Procrastinating, but in a good way …

When the thinking or writing has got stuck, and work on the next book (if that’s what it ever becomes) is stalled for a while, one entirely harmless diversion on the internet is to go along to math.stackexchange.com to see if I can usefully answer any logic questions. If you don’t know the site, it is the junior partner of the stunningly useful research-level mathoverflow.net which operates mostly beyond my pay grade.

Some of the questions on math.se are pretty confused stuff, or are from students trying their luck in getting others to do their homework for them. But such questions usually get closed down quickly. And there are enough questions which — even if hardly novel — are interesting enough to keep me going back to the site and having a shot at answering them. For some recent efforts with an unusually philosophical flavour, see this (on whether we can prove  mathematical induction is sound), or this (on defining functions in set theory) or this (on whether there currently exists a set of Olympics 2016 winners). Or if you want something more techie (and don’t know the footnotes in my Gödel book!) you might like this proof from Rosza Péter that there are recursive but not primitive recursive functions which aren’t fast growing.

It might be fun to contribute, but is it worth the small-but-not-neglible effort? I’ve just checked my “profile” on math.se as you do: the whole enterprise is gamified, there are reputation points to be accrued, badges to be won, … sad eh? (Well, no, not sad — the whole point is that the voting up and down of answers for accuracy, clarity, helpfulness is what makes the site reliably useful).  And what’s just really struck me is the Impact score. That’s the number of times people have read answers of mine that got positive votes (I think that’s how it basically works — though obviously no one is counting the quality of the reading!). The score is ~352K.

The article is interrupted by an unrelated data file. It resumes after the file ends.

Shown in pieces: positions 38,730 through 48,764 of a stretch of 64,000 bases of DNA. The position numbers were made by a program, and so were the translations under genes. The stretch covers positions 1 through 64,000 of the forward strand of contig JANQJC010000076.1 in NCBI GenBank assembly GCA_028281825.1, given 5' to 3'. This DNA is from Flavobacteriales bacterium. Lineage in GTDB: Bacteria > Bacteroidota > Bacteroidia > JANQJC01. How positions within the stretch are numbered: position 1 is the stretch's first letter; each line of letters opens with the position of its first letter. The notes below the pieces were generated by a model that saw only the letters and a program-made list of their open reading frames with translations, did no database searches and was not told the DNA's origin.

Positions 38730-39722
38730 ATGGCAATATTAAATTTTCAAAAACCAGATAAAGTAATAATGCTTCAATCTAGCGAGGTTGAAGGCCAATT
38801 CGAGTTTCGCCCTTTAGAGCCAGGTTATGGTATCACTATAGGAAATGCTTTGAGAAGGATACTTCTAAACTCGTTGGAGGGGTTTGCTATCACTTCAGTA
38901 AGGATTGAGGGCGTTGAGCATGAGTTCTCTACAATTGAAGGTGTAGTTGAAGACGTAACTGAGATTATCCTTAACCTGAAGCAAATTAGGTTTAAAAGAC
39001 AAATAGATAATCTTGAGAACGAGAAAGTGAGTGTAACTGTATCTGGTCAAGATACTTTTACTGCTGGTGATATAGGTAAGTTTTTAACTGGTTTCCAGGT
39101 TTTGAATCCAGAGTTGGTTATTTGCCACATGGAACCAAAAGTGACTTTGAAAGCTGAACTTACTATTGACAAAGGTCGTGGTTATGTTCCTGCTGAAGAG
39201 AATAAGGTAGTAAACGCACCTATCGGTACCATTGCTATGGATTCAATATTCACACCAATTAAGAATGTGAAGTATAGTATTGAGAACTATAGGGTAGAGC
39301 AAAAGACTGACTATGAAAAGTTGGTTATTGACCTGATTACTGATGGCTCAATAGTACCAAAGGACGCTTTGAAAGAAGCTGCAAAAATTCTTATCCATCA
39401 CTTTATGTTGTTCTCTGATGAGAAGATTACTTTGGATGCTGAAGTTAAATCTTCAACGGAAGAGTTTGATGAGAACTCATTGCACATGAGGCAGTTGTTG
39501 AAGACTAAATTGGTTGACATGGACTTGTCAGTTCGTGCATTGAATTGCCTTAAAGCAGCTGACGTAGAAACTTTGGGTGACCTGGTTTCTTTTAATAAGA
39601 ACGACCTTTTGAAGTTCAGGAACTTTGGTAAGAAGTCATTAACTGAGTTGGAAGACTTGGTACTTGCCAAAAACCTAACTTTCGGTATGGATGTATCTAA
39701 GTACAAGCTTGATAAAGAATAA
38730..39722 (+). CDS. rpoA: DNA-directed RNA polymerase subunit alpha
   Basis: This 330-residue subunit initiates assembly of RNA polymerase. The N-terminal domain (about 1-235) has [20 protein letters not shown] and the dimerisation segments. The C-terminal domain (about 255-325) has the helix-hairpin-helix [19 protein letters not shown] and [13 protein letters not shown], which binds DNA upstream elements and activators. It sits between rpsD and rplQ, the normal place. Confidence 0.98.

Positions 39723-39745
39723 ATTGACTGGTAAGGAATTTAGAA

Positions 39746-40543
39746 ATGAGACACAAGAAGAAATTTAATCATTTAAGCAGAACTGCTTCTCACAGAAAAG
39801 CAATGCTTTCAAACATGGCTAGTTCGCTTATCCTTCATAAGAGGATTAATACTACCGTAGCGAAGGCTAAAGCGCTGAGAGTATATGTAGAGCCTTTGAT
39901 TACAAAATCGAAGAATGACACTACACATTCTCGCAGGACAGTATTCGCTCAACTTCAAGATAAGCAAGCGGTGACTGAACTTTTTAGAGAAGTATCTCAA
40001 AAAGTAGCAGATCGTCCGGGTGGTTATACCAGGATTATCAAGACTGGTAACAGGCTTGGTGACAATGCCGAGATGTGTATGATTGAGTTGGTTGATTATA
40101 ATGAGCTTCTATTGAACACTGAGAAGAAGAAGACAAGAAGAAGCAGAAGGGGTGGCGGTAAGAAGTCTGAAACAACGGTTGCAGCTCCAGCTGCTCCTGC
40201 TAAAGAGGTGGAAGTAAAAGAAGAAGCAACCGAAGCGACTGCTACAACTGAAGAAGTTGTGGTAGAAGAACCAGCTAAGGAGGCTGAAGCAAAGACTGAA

That’s a lot of readings. But it is not a wildly exceptional total (there are some very impressive expositors who contribute frequently to math.se and whose impact score is in the millions). So I’ve nothing especial to boast about here. Rather, it just brings home how very heavily used a site like math.se is. I imagine that this is very much on the basis of student-to-student recommendation, as in my experience lecturers can be distinctly sniffy about this sort of thing. But quite wrongly, I think. As a reader I’ve certainly learnt a lot of fiddly points of category theory there by searching around when stuck. Grad students and beyond can learn from the exercise of writing crisp cogent solutions to problems (and should surely be encouraged to do so, within reason). And old hands in their retirement, with little taste for golf or gardening, can continue to satisfy their pedagogic urges and find a grateful audience out there (much larger than any audience they were ever paid to teach!). What’s not to like?

 

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